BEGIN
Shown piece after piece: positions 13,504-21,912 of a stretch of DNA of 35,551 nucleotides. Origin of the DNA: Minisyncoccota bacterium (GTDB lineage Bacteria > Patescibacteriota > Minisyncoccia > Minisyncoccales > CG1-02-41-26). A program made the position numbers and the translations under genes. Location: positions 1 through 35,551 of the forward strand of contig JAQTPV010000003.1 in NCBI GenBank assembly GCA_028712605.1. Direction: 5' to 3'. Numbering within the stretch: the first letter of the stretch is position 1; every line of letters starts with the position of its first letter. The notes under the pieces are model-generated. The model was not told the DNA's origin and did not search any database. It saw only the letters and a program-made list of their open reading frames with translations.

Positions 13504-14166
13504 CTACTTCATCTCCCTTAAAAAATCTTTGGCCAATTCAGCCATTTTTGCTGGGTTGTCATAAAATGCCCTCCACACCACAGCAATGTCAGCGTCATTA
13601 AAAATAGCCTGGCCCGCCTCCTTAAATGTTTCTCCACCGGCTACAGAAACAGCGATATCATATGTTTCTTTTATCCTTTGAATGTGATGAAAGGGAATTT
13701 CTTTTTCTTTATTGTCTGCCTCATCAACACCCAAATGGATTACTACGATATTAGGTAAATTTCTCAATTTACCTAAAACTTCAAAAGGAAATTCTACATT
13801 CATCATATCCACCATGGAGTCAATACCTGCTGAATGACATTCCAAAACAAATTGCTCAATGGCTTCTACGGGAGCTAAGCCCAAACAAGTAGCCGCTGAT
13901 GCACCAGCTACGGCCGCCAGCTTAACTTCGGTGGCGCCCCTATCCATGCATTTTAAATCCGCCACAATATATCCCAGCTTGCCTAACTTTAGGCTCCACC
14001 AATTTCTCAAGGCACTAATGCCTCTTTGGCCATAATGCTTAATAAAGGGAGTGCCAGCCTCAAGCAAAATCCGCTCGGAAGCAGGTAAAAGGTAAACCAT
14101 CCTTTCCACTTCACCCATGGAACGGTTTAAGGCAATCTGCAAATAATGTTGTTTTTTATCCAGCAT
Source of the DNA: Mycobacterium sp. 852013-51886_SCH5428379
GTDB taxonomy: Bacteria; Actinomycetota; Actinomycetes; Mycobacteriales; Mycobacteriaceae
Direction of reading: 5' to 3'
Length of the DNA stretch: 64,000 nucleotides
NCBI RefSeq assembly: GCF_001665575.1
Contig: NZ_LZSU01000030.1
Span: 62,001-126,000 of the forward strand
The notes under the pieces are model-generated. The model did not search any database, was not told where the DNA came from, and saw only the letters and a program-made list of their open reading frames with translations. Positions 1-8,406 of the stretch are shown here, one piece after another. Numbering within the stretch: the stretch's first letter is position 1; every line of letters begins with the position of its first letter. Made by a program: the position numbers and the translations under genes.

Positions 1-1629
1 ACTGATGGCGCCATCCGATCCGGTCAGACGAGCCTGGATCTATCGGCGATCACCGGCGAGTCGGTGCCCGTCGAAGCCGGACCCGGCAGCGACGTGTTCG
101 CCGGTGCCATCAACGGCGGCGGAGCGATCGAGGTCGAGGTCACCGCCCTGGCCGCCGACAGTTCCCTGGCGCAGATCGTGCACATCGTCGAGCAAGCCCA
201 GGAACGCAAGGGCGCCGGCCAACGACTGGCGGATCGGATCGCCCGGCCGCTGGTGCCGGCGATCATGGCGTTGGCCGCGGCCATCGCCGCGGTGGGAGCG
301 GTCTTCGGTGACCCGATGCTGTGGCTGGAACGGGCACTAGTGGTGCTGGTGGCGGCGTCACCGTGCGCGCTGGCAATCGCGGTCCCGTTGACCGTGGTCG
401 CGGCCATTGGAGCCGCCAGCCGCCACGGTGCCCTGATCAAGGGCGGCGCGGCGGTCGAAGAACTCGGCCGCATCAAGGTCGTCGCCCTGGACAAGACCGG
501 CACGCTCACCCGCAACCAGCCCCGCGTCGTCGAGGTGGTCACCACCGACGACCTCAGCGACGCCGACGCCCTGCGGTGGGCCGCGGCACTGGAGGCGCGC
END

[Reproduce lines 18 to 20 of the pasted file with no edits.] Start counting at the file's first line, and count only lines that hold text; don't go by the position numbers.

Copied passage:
Positions 1-1629
1 ACTGATGGCGCCATCCGATCCGGTCAGACGAGCCTGGATCTATCGGCGATCACCGGCGAGTCGGTGCCCGTCGAAGCCGGACCCGGCAGCGACGTGTTCG
101 CCGGTGCCATCAACGGCGGCGGAGCGATCGAGGTCGAGGTCACCGCCCTGGCCGCCGACAGTTCCCTGGCGCAGATCGTGCACATCGTCGAGCAAGCCCA